Considering the Different Roles of Ammophila breviligulata and Spartina patens in Coastal Foredune Formation and Growth

Wednesday, 17 December 2014
Theodore Lawrence Jass1, Laura J. Moore1, Donald R. Young2, John F Bruno3, Orencio Duran Vinent4 and Evan B Goldstein1, (1)University of North Carolina at Chapel Hill, Geological Sciences, Chapel Hill, NC, United States, (2)Virginia Commonwealth University, Biology, Richmond, VA, United States, (3)University of North Carolina at Chapel Hill, Biology, Chapel Hill, NC, United States, (4)MARUM - University of Bremen, Bremen, Germany
Coastal foredunes arise from interactions between vegetation and aeolian sand transport. Two of the most important grasses that influence dune growth and formation along the barrier islands of the U.S. mid-Atlantic coast are Ammophila breviligulata and Spartina patens. Variations in topography, distance to the shoreline and the associated biotic and abiotic stressors (e.g., salt spray, sand burial, soil chemistry, and competition from other plants) affect the survival of both species. Additionally, differences between the grasses in response to these stressors may directly control foredune morphology. Although a relationship between the cross-shore vegetation limit and maximum dune height has been developed (Durán and Moore 2013) we do not yet quantitatively understand how each grass affects dune formation and shape. We carried out a field experiment on Hog Island, VA and complementary model experiments to address gaps in our understanding of species control on vegetated foredunes.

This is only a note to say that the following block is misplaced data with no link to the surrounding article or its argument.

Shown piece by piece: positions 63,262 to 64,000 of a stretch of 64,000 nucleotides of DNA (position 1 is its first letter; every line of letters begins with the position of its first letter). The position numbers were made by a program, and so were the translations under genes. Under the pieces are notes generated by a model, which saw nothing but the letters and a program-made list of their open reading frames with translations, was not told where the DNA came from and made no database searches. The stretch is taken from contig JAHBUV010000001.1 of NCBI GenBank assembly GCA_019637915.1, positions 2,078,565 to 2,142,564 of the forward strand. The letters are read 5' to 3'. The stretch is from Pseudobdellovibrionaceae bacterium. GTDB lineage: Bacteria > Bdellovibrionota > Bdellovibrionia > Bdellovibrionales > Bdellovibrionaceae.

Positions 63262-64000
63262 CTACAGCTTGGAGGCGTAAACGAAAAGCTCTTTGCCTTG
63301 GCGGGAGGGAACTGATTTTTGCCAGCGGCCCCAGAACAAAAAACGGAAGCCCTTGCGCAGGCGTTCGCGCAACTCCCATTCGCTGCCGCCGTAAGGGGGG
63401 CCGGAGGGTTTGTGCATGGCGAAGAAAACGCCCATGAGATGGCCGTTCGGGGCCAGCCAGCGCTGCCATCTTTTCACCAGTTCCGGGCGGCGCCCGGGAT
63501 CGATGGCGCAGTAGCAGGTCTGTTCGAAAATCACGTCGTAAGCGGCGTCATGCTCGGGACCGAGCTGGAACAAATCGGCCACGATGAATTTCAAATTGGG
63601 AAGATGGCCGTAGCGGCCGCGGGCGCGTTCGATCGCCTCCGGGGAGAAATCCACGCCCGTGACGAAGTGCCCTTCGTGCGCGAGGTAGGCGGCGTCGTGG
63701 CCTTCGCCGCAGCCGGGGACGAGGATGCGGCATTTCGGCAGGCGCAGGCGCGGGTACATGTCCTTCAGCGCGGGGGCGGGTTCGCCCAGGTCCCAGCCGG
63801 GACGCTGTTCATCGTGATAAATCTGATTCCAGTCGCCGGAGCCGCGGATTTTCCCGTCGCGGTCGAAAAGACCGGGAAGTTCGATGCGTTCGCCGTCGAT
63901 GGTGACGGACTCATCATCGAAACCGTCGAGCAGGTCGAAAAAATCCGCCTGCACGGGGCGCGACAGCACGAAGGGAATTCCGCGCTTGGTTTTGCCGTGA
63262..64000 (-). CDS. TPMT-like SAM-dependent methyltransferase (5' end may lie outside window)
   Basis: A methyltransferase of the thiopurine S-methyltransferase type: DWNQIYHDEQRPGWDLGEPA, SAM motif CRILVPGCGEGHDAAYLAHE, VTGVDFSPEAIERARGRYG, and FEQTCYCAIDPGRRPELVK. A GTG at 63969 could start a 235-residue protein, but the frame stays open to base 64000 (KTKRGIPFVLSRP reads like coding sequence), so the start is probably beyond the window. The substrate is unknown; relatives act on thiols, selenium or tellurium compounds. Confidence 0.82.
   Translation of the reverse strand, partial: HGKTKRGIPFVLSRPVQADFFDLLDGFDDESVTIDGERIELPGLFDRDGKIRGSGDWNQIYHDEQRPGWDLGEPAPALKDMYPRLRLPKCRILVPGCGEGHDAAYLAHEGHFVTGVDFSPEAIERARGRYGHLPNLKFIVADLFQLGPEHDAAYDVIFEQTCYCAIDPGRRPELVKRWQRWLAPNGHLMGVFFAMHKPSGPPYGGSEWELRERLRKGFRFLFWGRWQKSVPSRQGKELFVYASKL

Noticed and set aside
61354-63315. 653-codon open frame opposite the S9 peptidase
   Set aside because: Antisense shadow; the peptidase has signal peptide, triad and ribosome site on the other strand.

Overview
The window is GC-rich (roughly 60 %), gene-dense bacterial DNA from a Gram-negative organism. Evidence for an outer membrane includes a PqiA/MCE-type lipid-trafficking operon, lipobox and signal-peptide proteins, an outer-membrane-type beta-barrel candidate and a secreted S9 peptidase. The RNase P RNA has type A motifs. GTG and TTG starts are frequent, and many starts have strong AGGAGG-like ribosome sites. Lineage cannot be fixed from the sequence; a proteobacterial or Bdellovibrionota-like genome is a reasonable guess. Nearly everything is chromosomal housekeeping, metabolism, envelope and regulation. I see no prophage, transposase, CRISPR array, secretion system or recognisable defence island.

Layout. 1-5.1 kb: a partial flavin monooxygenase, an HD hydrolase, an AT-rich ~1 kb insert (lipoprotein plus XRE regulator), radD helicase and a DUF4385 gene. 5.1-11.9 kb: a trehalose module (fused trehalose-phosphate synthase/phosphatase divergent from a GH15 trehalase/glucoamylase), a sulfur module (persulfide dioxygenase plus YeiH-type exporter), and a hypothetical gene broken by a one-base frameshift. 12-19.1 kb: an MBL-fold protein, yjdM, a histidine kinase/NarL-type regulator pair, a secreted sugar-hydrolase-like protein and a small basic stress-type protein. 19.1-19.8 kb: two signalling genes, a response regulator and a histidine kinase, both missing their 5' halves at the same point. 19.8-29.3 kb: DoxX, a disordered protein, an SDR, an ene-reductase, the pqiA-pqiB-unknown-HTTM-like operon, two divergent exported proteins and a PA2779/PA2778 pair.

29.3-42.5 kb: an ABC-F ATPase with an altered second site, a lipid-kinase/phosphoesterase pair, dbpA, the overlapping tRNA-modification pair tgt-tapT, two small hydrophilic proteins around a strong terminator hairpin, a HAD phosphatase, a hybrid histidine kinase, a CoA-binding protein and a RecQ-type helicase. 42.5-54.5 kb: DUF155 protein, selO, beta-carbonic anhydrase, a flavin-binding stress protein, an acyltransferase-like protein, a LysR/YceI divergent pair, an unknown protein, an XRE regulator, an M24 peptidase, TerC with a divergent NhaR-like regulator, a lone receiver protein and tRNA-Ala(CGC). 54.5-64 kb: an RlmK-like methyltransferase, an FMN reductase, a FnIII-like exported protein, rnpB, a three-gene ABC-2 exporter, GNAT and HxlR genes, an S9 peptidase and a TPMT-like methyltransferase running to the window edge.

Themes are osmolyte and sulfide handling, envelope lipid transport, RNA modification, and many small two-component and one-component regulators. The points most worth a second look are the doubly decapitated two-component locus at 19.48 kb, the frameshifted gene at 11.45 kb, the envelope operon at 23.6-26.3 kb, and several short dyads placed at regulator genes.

We transplanted 120 plants of each species along two cross-shore transects (from foredune crest to the shoreline) to investigate the effects of topography and distance to the shoreline on vegetation growth. Throughout the growing season, we monitored the longest leaf of each transplant, the frontal and basal area of each transplant, and elevation at each transplant site to quantify vegetative growth and aeolian accretion along the each transect. We used these data to improve the coastal dune model presented by Durán and Moore (2013) so that it includes two grasses which more closely represent the growth characteristics of A. breviligulata and S. patens, specifically, rather than a generic dune-building grass species. These additions allow us to conduct simulations of dune development under varying initial abundances of morphologically important species, ranging from a dune populated only with A. breviligulata to one populated only with S. patens. Results from this coupled field and model experiment can be used to quantitatively understand the role of dune-building species on coastal foredune morphology.